Two New Mexico Senators, with the help from a national public interest law firm, announced a lawsuit against the City of Albuquerque Wednesday over the city seizing property. The suit asks the Second Judicial District Court to order the city to stop its current practice of taking ownership of property, including those accused but not convicted, of driving while intoxicated. Sen. Daniel Ivey-Soto, D-Albuquerque said even though Albuquerque is a home-rule city, they cannot go against state laws. He pointed out the recent law passed says there is “only” criminal forfeiture in New Mexico, making it unlawful to take property before a criminal conviction. “Last time I checked Albuquerque is geographically in the state of New Mexico,” Ivey Soto said.
In his annual State of the City Address Mayor Richard Berry said Albuquerque is showing signs of improvement economically and praised that the city came together to support the city’s police officers in recent weeks. Berry devoted a significant portion of the address to issues regarding criminal justice and what he will be advocating for during this year’s legislative session, such as a constitutional amendment to allow judges to deny bail for some arrested for crimes and an expansion of the state’s “three strikes” law. He also acknowledged the recent bad press the city has received in recent weeks after a four-year old was killed in a road rage accident and a day later an Albuquerque Police Department officer was killed while on duty. Berry also called for the state Legislature to add police officers to the list of protected classes in state hate crime legislation and to pass legislation that would allow cities to institute curfew laws for juveniles. For Albuquerque residents, Berry called on them to reach out to officers and let them know they are supported by the public.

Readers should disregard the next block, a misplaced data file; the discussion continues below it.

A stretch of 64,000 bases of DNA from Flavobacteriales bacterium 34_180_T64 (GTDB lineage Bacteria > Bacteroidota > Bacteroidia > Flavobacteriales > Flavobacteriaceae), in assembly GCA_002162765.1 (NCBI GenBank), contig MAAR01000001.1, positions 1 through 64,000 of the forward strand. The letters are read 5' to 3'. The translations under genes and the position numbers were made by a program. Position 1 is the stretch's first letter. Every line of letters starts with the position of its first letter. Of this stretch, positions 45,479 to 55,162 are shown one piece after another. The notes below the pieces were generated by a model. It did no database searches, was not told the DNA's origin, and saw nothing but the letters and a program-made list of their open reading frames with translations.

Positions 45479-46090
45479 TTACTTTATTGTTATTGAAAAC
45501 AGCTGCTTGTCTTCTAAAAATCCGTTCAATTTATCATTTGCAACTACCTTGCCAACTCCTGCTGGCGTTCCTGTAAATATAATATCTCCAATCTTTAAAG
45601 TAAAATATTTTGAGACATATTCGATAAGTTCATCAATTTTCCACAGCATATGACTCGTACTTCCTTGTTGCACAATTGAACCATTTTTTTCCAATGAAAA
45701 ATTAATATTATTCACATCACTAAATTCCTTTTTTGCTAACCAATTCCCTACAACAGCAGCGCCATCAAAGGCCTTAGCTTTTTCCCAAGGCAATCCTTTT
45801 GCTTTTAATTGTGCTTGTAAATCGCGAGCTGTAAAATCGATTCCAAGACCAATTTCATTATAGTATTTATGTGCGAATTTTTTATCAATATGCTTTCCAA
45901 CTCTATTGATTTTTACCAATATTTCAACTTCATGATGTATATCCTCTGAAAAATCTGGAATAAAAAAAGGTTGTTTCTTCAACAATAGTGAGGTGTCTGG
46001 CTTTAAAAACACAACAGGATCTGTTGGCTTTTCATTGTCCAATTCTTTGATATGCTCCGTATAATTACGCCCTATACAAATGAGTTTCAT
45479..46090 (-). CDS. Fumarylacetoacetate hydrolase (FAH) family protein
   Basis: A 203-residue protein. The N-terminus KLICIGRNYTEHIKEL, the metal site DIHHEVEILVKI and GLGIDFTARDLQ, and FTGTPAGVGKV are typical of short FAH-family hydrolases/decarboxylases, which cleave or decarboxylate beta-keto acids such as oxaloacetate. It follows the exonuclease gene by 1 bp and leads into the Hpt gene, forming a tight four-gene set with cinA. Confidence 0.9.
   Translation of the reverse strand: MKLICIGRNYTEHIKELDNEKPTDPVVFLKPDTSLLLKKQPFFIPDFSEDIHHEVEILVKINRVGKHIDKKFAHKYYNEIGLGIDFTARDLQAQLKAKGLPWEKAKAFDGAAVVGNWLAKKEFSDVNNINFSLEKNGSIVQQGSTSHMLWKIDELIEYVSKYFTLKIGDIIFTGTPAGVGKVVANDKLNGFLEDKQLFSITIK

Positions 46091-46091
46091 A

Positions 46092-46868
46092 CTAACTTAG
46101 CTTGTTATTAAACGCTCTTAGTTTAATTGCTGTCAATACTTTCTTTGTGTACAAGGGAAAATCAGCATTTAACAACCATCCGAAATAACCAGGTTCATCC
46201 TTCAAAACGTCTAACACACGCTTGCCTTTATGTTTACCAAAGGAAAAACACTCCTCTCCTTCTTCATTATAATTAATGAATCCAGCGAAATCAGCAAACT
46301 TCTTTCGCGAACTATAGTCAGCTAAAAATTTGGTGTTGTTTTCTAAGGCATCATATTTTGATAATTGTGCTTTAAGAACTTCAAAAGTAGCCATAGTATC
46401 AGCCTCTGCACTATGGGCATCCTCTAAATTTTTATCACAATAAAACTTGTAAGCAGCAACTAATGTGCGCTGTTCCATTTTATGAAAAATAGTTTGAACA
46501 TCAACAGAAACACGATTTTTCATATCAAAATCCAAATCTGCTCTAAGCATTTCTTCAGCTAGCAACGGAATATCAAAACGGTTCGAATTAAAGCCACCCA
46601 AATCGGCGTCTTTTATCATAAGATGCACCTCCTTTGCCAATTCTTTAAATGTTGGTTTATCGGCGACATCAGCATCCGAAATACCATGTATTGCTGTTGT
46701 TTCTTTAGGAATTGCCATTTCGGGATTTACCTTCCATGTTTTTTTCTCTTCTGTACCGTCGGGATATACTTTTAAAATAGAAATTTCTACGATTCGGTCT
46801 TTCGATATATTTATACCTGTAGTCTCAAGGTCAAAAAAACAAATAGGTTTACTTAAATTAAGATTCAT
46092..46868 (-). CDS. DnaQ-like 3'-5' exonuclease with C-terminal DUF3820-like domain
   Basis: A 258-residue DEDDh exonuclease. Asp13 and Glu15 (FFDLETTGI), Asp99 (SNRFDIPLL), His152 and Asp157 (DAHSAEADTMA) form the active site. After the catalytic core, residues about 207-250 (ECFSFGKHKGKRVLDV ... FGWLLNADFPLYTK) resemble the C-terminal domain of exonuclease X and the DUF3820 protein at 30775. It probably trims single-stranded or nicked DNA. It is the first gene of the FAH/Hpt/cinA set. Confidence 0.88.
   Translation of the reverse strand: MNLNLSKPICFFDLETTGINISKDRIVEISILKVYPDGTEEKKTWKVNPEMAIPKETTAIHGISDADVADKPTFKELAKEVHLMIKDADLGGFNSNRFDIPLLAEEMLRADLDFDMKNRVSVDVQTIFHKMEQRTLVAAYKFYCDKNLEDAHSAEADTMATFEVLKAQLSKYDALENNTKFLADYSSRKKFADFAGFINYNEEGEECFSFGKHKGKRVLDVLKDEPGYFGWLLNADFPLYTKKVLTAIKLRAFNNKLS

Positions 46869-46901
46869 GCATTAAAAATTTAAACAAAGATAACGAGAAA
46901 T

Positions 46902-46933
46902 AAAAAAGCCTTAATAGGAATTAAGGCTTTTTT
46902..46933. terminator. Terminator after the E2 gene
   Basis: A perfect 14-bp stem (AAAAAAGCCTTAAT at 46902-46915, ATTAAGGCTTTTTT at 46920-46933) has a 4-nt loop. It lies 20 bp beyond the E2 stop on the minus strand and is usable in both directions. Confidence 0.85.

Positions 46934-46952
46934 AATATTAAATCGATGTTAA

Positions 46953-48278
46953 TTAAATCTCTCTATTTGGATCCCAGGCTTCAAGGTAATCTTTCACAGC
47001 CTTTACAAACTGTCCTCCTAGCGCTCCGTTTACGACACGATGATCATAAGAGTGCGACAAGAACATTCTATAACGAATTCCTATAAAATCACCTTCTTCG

The city made “double payments” to an Albuquerque Police Department contractor who wore too many hats, according to an internal report released last week. Dr. Troy Rodgers’ “multiple conflicting roles” as both a contractor and city official led to “an overall breakdown in administrative oversight and controls,” the report from Albuquerque’s Office of Internal Audit reads. On top of contracting with the city, the psychologist served as acting director of the Albuquerque Police Department’s Behavioral Science Division. Altogether, the city contracted $500,000 with Rodgers and two companies he’s affiliated with— Public Safety Psychology Group and Forensic Behavioral Health Associates—since 2014. Three of those contracts totaling more than $215,000 are still in place.